point length "Bestest". Most indicators have dial travels of 0-15-0,
the model of Bestest I have has 0-10-0, which makes the individual
increments wider and easier to see. Also, the dial moves clockwise no
matter which way the ball point moves beyond center.
I have a Compac tenth indicator, 1.575 dia dial, 0-2-0 reading (where
most other tenth indicators are 0-4-0). It's a little "twitchy" or
"touchy" however you want to put it.
I completely agree with your sentiments here, IMO, Last Word's are
I have a number of Mitutoyo indicators, both horizontal and vertical
for sweeping purposes. Their dovetails are cast into the body and are
not as durable as screwed on steel ones and tend to wear and distort
over time, but they have lasted for 6-7 years with daily use.
I had a Tesa tenth indicator, it was a quality piece that gave years of
daily service when I was a Die-Maker apprentice and beyond.
I remember having an indicator that had a "pear" or "tear-drop" shaped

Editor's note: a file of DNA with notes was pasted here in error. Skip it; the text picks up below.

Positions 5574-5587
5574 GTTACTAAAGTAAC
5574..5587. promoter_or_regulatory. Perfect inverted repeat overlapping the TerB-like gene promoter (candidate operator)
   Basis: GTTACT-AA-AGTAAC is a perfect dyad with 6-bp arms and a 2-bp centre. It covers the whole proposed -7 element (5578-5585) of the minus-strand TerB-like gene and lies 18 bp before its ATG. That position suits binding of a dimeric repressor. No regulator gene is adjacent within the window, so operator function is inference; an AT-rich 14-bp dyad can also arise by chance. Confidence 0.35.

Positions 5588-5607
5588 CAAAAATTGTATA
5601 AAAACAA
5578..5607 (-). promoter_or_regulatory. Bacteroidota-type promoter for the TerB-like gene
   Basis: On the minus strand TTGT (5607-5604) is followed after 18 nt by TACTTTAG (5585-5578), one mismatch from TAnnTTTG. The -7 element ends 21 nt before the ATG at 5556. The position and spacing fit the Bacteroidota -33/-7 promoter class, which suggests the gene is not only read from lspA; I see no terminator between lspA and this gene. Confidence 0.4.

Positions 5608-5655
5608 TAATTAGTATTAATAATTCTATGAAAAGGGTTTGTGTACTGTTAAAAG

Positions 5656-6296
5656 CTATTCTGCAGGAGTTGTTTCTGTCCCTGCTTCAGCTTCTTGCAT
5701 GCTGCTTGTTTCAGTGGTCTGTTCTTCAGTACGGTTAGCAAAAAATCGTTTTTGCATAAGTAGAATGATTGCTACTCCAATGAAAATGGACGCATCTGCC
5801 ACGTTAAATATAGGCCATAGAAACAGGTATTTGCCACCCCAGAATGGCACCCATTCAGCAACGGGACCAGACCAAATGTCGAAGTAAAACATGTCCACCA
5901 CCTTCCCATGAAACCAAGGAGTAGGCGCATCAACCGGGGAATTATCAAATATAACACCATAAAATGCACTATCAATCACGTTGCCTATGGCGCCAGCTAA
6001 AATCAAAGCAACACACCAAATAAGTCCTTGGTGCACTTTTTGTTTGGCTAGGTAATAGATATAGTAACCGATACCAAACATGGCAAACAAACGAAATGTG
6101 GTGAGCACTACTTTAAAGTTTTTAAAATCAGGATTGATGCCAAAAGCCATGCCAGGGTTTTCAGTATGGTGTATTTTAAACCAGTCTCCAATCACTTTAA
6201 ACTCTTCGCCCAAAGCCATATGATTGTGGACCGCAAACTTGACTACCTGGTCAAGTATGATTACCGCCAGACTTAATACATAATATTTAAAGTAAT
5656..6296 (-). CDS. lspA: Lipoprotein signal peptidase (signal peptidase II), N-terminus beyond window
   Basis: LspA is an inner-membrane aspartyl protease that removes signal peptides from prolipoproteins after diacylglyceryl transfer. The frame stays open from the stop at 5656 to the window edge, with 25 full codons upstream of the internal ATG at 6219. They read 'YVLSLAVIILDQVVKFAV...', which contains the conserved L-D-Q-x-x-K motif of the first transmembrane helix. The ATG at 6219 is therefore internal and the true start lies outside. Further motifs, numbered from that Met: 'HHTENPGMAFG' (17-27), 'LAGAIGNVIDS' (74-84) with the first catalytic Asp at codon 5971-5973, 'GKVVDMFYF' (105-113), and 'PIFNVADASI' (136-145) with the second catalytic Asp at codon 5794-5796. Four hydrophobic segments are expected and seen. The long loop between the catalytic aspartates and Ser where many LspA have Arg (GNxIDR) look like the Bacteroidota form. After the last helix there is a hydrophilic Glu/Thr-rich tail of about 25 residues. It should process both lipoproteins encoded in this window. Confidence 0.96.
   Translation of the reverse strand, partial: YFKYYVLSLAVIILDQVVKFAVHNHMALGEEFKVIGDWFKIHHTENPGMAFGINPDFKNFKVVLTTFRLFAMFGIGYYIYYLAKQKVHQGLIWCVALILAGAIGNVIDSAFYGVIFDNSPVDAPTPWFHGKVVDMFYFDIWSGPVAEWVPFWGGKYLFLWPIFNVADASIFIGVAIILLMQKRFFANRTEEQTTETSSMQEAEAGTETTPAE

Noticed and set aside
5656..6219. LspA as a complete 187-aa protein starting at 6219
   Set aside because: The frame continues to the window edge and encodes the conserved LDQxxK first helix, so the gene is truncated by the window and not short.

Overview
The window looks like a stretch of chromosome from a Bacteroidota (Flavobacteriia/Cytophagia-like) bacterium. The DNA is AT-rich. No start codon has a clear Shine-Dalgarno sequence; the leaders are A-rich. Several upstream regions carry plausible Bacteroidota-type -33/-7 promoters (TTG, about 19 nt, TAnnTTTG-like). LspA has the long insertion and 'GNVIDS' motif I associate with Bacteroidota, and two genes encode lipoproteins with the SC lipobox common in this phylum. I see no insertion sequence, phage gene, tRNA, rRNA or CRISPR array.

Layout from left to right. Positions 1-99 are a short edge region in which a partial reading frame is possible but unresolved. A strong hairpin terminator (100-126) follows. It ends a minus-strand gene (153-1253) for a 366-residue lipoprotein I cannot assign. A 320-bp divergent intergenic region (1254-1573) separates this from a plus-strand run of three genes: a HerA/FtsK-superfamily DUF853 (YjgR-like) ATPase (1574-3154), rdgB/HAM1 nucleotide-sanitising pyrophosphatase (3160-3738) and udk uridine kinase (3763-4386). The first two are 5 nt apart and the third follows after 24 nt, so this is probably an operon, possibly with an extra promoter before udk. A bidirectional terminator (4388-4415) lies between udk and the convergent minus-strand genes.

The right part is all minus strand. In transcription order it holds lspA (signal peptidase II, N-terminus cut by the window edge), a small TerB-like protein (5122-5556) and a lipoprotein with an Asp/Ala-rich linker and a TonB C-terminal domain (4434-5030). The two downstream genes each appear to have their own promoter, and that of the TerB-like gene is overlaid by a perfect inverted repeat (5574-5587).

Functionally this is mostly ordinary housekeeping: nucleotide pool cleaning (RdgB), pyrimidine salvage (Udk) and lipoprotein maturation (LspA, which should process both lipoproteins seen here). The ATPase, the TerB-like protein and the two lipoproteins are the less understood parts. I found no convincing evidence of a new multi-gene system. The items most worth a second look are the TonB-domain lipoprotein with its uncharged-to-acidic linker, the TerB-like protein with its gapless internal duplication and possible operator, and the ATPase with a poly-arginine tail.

ball point to compensate for cosine error, I believe it was a Fowler but
I'm not sure.
Why would it bother you when indicating a chuck?
Perhaps I didn't explain it very clearly. If you're indicating the top
surface of something and the material rises, the indicator needle will
move clockwise. If you're indicating underneath something and the
material is thicker/lower, the needle will again move clockwise. I'm
not sure THIS explanation is any clearer than my other one. <g>
Let me give a different example. Say you're using a Height Master and
your indicator point is on the top side of one of the rings and you
crank the Height Master UP, the indicator needle will move clockwise.
Now say your indicator point is on the underside of one of the rings and
you crank the Height Master DOWN, the indicator needle will still move
clockwise. Is that better?